Ruven Afanador’s gaze is not that of a documentarian: it does not record an archive of events, styles and personalities for posterity. Neither is it monumental: it does not seek to imbue its object with glamorous or photogenic qualities. Afanador’s gaze is desirous: it deforms the principle object within it, and is deformed by it. The object of desire – Buñuel and surrealism had intuited this – is dark by definition. Desiring makes us ignorant, inexpert, incompetent, because to desire is to fixate upon something ephemeral, to focus on a disappearance. Desire composes its object, and sometimes invents it, in an attempt to keep on observing it. Thus, it produces a different understanding that is subjective, infallible and revealing. The object unmasks itself in front of the eyes, and also unmasks the gaze behind them.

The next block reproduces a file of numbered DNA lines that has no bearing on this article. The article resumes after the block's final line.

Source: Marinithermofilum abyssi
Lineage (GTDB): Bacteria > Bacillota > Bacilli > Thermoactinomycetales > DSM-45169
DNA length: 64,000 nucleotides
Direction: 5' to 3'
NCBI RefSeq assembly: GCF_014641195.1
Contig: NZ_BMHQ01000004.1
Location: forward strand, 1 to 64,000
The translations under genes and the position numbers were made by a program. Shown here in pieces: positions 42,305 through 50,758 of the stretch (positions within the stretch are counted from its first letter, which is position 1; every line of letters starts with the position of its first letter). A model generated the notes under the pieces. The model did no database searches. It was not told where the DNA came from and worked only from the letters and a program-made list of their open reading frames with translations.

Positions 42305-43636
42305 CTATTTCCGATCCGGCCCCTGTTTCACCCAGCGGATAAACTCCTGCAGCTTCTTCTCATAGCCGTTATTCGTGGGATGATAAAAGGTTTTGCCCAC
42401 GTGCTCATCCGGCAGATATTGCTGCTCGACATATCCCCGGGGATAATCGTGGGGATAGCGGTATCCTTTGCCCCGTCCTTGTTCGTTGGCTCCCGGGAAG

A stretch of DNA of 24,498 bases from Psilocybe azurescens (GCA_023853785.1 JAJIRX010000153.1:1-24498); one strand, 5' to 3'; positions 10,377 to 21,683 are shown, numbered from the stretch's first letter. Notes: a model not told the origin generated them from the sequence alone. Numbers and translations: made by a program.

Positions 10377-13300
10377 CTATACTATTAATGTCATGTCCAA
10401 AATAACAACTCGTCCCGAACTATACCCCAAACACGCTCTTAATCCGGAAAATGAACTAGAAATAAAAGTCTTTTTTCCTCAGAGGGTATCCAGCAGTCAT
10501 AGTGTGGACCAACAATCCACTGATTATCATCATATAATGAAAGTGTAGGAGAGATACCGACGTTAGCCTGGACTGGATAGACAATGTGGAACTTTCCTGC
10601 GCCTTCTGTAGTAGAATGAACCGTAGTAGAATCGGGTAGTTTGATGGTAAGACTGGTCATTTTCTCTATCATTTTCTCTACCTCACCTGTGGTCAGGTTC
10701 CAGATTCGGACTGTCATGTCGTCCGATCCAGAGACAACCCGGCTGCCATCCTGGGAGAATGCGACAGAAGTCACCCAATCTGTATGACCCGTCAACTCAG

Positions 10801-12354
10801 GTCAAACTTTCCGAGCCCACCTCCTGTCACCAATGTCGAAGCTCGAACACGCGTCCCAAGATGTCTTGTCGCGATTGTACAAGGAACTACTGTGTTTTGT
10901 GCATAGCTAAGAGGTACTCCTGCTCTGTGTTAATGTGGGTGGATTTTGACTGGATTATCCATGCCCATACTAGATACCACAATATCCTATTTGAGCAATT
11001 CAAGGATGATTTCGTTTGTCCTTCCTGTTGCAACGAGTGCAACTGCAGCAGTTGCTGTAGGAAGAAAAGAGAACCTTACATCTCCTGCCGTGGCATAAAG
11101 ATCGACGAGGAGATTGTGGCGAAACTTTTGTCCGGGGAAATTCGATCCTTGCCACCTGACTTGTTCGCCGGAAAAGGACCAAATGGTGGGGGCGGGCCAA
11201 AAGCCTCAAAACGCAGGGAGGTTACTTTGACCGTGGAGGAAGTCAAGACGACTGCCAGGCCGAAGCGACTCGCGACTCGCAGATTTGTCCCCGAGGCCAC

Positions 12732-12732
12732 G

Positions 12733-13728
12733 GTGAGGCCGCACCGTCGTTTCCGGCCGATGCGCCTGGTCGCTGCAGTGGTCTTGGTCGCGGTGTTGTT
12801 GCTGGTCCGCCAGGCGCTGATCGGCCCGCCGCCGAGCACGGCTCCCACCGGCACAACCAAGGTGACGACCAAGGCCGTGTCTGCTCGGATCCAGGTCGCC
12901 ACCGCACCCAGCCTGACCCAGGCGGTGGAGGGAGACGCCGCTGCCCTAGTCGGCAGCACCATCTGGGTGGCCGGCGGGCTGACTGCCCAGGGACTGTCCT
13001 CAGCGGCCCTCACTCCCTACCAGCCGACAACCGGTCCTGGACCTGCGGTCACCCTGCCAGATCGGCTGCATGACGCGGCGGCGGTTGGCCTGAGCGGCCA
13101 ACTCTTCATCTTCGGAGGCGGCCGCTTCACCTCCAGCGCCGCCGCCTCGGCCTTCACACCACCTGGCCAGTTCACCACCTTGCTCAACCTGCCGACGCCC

With an approach towards the multiverse of Andalusian folklore that is based on desire, Afanador forces it to reveal itself, and it does. As if in a dream, he brings to the surface its lapses, its deliria, the subconscious of flamenco, its palpitations of eroticism and death, its undocumentable truths. He weaves it all together in a thousand amplifications, like a grotesquely sumptuous world, an unthinkable body of light and shade. As he stares into the abyss of flamenco, he allows it to look back at him. 

Our work is simply another link in the long genealogical chain of dreaming and desire: it relates (or reveals) our gaze, which is that of Ruven Afanador, looking at his models. And it speaks of photography as an astonishing phenomenon of the world that occurs in the eyes. There is no plot: there is only caprice, as in Goya’s memorable series: family themes and recognisable gestures, such as masked characters in a troupe of “caprices”, coming together in the images, as if they were calling each other, through association, analogy, attraction – or through an insatiable game of metamorphosis, both angelic and diabolical: as caprices can only express images as either miracle or devilry.